What it says in the papers: business pages
Here are the main business stories from this morning's papers:
* The firm that operates the network of speed camera vans around the country for the Gardai received payments of €17.27m for the work last year.
The Go Safe consortium received the payments from the Gardai as the police body confirmed that the current contract expires in November of this year.
* Some firms advising struggling borrowers are failing to properly collect all of the information needed to give the best help and guidance, while others may not be fully communicating the potential consequences of debt deals to vulnerable clients, according to the Central Bank.
Nine firms looking to become authorised debt management agencies have had their applications refused, the Regulator said.
* Insurer FBD will pay its former chief executive Andrew Langford €16,300 a month to advise the business this year, despite paying him a six-figure sum in lieu of notice when he left the group last July.
The company's annual report, released to the market yesterday, says FBD paid Mr Langford €269,000 in lieu of six months' notice when he stood down suddenly at the end of July 2015.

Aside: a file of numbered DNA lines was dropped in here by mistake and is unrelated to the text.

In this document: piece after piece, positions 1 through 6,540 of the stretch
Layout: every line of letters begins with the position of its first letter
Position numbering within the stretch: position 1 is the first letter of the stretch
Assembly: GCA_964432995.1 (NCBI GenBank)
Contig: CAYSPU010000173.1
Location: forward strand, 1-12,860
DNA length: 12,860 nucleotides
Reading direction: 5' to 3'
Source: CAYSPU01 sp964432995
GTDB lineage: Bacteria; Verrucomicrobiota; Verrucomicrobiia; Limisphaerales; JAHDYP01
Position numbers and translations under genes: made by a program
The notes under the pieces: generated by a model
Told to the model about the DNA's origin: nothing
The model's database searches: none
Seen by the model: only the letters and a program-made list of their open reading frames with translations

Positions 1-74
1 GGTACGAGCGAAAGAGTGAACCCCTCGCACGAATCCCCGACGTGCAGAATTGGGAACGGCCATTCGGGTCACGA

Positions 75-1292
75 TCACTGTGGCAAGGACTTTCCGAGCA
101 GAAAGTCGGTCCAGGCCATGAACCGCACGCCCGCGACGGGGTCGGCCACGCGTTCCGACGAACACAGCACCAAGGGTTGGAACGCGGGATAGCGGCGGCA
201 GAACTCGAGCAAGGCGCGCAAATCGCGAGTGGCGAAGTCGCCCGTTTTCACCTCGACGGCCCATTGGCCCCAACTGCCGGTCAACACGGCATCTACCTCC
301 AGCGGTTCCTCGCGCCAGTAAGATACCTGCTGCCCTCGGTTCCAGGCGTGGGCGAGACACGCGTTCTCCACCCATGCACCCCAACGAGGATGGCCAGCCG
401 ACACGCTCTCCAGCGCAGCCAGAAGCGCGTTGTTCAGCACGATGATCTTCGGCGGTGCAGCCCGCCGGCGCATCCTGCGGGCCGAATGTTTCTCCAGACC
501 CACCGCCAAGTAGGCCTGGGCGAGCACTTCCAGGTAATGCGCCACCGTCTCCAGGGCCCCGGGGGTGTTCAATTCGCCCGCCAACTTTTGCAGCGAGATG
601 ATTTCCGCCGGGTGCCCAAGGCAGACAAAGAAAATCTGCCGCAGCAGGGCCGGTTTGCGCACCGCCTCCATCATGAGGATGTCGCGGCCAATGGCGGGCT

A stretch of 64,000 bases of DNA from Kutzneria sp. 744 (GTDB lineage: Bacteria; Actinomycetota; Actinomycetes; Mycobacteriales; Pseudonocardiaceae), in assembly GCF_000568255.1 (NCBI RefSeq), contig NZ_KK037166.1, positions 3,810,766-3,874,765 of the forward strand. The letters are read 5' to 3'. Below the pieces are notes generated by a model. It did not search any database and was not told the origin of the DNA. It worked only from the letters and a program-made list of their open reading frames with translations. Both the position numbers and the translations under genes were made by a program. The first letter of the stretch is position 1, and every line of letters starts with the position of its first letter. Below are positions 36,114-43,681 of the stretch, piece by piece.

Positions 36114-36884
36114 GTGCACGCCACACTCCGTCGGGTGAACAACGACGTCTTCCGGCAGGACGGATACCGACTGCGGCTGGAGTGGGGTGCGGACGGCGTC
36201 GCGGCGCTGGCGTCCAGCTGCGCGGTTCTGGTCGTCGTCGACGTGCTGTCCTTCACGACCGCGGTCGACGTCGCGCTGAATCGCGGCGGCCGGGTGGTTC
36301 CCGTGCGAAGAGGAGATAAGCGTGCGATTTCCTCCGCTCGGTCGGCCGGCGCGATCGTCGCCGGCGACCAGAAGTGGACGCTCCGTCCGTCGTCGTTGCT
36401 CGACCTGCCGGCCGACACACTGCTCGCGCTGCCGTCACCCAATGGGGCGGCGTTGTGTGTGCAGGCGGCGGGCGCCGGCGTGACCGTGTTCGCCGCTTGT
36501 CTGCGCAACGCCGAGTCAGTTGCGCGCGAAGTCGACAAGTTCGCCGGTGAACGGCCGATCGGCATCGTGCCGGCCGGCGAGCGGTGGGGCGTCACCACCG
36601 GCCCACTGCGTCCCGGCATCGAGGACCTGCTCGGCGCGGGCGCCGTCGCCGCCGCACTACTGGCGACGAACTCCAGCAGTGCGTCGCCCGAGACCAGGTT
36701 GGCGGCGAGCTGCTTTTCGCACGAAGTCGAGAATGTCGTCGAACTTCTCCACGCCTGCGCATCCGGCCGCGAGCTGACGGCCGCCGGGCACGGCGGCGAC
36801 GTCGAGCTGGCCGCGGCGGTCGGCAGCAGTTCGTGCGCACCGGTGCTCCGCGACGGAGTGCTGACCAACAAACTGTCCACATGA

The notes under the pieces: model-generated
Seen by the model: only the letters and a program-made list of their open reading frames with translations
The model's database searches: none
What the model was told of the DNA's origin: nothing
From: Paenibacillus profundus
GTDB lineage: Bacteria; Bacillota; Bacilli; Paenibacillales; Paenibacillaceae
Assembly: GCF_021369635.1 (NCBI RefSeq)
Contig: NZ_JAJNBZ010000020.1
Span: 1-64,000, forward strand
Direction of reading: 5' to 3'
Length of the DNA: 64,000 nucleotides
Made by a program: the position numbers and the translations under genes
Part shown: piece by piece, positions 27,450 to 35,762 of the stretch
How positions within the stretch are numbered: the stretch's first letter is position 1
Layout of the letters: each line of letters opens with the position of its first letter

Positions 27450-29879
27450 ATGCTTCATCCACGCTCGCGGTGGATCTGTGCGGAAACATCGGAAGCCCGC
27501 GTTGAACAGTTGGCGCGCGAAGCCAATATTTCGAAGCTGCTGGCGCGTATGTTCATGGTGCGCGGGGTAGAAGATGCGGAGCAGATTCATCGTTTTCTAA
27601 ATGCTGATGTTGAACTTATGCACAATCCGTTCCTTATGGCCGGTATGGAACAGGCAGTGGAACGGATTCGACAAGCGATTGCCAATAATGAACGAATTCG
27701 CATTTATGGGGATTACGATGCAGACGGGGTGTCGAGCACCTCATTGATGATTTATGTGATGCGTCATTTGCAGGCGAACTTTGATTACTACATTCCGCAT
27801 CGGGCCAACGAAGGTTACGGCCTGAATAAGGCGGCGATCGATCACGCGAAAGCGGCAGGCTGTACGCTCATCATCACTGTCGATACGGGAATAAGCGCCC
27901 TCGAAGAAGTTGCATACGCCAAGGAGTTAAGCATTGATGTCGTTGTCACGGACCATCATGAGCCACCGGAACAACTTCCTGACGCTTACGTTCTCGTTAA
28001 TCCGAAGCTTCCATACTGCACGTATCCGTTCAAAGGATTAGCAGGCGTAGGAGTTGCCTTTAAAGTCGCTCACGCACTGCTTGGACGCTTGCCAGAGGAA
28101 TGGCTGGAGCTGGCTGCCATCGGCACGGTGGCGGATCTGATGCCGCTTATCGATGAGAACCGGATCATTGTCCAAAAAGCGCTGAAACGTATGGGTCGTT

The Irish Times
* Irish consumers withdrew over half a billion euro in deposits during February as poor returns continue, according to the latest figures from the Central Bank.
Banks are now holding €3.6bn more house hold deposits than loans according to the figures, which also show a 2.4pc decline in mortgage lending in the year to February.
* Profits at Dublin-based hedge fund investment firm Abbey Capital more than doubled last year while it posted assets under management of over $300m.
Pretax profits at the company, which was set up by ex-AIB executive Tony Gannon, were €52.4m, up significantly on the €19m it posted in the previous year.
* Michael Chadwick is to step down from the board of Grafton Group after building the company from the mid-80s onward.
Mr Chadwick, who was appointed to the board in 1979, is to be replaced by Michael Roney who will step down from his role as chief executive of Bunzl.
* University College Cork economist Seamus Coffey has warned the Department of Finance that Ireland is set to lose the Apple tax case brought by the European Commission.
The case alleges that Ireland cut a sweetheart deal with the tech giant and Mr Coffey also says Ireland will not collect anywhere close to the €8bn that has been touted in back taxes.
* Damien Duff is in line for a pre-tax €1.2m windfall arising from the wind-up of his UK commercial firm.
The Dubliner may no longer enjoy the massive weekly wage packets enjoyed by Premier League footballers after his retirement, but he can console himself with the cash pile that will be left over from his UK firm, Lightzest UK.
* Wireless Group, the company formerly known as UTV prior to the sale of its television assets, is expecting an increase in its Irish radio advertising spend this year as well as strong rises in profitability.
The firm said it was targeting double-digit growth in the medium-term that it says will deliver capital growth for shareholders.